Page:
Tying 2 plugs together on generator.
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  1. #1
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    Default Tying 2 plugs together on generator.

    I'm buying a a 17,500 watt Generac generator that puts out approximately 78 amp 230v the largest plug is a 50 amp and it also has a 30 amp outlet, while I will use this to run my shop during power outages, I also want to use it to run my Dynasty 300 tig welder to do portable tig jobs.
    The tig draws 61 amps single phase, so my thoughts would be to tie both plugs together obviously keeping both matching phases together.

    I looked at the wiring diagram and the phases are together on the inside.

    Based on them both being fused, one at 30 amp and the other being 50 amp, I think the 30 amp breaker would pop when I hit 60 amps of draw but that would get me where I need to be for the tig welder.

    Since plugs bigger than 50 amps are very rare and very expensive, I might have to use a disconnect switch to carry the additional amps.

    So what should my worries be ?

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    No reason why you couldn't use a 3-phase hi-amp plug, but it will cost. You cheapest bet is to just hard-wire it with a breaker panel. BUT -- how often do you kick it wide open and actually use all 60 amps from the AC power?? Sure you can't get by with less? I used to run a syncrowave 250 and it was rare if I had to go over 180 welding amps (water-cooled)

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    Don't f*ck around with paralleled plugs.

    Retrofit the generator for use with single pole cam connectors. This is how mobile generator sets are connected. Good for 400A depending on the size you buy. Install a combiner box on the welder. Either wire it for generator power exclusively or install a manual transfer switch or key interlock to prevent backfeeding and the creation of a 'suicide plug'.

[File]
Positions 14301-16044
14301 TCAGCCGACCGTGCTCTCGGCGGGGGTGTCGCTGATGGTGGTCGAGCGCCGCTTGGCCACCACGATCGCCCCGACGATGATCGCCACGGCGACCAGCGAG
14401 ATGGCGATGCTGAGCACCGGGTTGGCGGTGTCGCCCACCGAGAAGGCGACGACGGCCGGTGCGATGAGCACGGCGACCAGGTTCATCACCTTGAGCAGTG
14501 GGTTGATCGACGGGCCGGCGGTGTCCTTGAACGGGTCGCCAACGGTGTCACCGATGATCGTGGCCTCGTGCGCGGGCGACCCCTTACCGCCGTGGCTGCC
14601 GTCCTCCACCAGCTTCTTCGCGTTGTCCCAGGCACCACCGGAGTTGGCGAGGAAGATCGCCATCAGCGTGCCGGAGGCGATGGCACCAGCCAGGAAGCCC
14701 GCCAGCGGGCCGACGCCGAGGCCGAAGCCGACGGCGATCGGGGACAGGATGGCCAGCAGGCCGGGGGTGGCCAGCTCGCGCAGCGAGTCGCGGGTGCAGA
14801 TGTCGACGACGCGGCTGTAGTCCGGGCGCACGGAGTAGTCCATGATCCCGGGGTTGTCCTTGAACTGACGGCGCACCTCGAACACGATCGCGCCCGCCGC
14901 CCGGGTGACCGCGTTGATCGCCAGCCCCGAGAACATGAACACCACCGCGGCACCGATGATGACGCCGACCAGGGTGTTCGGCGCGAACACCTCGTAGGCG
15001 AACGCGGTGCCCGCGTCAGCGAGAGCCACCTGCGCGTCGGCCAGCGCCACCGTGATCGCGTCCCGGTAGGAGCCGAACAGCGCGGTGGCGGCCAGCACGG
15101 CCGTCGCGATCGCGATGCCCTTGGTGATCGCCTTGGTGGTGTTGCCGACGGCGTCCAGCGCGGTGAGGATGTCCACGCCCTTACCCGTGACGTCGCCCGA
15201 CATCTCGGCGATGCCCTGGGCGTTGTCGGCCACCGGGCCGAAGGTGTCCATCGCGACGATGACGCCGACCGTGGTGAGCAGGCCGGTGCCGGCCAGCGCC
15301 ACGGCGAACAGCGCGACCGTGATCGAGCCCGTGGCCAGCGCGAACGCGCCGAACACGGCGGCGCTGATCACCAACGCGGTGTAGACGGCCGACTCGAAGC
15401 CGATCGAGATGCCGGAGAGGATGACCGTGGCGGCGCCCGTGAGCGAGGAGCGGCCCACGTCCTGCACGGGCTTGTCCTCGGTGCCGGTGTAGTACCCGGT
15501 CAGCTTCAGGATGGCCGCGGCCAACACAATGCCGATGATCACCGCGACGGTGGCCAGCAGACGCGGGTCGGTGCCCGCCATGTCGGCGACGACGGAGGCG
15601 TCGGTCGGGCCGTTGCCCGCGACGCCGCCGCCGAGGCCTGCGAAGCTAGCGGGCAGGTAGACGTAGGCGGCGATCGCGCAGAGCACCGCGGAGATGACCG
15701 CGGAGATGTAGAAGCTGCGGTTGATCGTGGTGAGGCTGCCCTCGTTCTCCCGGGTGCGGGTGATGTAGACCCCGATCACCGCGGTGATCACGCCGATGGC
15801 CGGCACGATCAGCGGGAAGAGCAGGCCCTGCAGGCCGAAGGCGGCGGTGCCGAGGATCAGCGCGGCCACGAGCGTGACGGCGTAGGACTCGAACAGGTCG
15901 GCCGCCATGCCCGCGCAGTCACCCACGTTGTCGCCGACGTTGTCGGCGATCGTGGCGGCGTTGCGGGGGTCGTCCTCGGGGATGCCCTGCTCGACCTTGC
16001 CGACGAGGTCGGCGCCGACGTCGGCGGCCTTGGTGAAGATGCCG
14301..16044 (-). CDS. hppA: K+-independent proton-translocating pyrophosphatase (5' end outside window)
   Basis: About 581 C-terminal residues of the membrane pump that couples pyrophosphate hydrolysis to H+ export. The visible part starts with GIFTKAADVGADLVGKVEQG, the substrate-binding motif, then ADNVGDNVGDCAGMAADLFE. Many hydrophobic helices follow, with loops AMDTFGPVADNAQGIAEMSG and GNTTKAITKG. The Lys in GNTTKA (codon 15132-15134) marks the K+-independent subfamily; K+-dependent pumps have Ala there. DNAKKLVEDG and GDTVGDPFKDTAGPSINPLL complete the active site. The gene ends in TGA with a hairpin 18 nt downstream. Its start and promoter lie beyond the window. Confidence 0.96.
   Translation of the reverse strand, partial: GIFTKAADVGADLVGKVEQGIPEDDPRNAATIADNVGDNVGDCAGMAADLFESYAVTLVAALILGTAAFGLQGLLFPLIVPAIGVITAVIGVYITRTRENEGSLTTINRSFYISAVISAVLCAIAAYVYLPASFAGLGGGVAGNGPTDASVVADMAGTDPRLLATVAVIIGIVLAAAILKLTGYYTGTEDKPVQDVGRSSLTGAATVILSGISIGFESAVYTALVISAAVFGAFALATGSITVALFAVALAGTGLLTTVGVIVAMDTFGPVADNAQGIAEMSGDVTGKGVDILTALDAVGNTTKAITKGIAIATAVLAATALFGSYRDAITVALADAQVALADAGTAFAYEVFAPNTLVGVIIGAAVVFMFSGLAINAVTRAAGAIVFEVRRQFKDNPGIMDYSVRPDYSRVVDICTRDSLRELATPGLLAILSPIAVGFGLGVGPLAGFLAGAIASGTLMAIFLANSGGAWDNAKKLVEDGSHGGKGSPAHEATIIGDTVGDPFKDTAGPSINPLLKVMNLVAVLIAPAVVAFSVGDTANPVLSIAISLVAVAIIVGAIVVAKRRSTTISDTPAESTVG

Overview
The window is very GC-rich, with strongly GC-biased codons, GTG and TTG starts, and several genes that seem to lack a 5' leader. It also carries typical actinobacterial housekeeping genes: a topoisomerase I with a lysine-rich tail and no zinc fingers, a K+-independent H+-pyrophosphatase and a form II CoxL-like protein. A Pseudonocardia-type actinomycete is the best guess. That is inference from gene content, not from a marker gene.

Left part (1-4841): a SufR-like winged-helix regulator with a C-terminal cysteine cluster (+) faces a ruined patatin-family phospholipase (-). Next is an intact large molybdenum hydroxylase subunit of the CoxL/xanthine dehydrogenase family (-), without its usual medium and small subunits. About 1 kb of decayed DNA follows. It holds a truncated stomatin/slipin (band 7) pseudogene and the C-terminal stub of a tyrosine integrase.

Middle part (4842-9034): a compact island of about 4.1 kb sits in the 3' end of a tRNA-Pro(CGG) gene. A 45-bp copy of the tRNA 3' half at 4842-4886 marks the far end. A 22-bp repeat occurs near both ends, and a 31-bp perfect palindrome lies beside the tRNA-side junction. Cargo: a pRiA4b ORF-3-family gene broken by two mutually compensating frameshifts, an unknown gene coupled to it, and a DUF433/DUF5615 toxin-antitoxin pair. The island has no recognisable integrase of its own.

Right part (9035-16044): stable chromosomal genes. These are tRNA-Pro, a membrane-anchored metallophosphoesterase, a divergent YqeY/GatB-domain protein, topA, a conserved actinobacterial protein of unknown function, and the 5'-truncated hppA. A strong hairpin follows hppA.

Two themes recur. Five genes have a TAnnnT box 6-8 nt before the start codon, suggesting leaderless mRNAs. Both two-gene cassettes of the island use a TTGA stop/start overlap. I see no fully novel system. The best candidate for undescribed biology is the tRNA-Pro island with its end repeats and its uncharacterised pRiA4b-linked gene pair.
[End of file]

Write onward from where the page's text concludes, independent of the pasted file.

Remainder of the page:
Connectors | Single Pole Cam-Type | Product Catalog Search Results | Galco Industrial Electronics
    Single Pole Cam Type Connectors High Power | Duraline
    https://www.leviton.com/en/docs/Q-93...nectors_PB.pdf





    Also as mentioned above, my 250 amp buzz box calls for 70 amps on the primary... but it runs happily on a 40A circuit all day long because I never need more than 150 welding amps. If you're not going to be pushing 300 welding amps on your TIG machine, then just try it as-is and see what happens. You might find the existing arrangement suits your needs adequately. Thermal trip elements exist in circuit breakers to allow for 'harmless' overloads which neither persist for long nor cause dangerous overheating of circuit conductors.

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    Those connectors are the deal. Work well, no BS, just get the right ones where they go. Even a traveling ride carny man can do it. Most of them use those.

    Beats heck out of a $300 one piece connector. Available for large amperages.

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    Circuit breakers are not intended to be wired in parallel and there is absolutely no way of knowing just how two different sized breakers would divide the current. It could be as bad as the smaller, 30A breaker would try to pass the lion's share and pop when your total draw reached 35A or less. And even if you have seen something like that work, there is absolutely no way of knowing if your particular pair of breakers would work the same way or entirely different. I would not do it.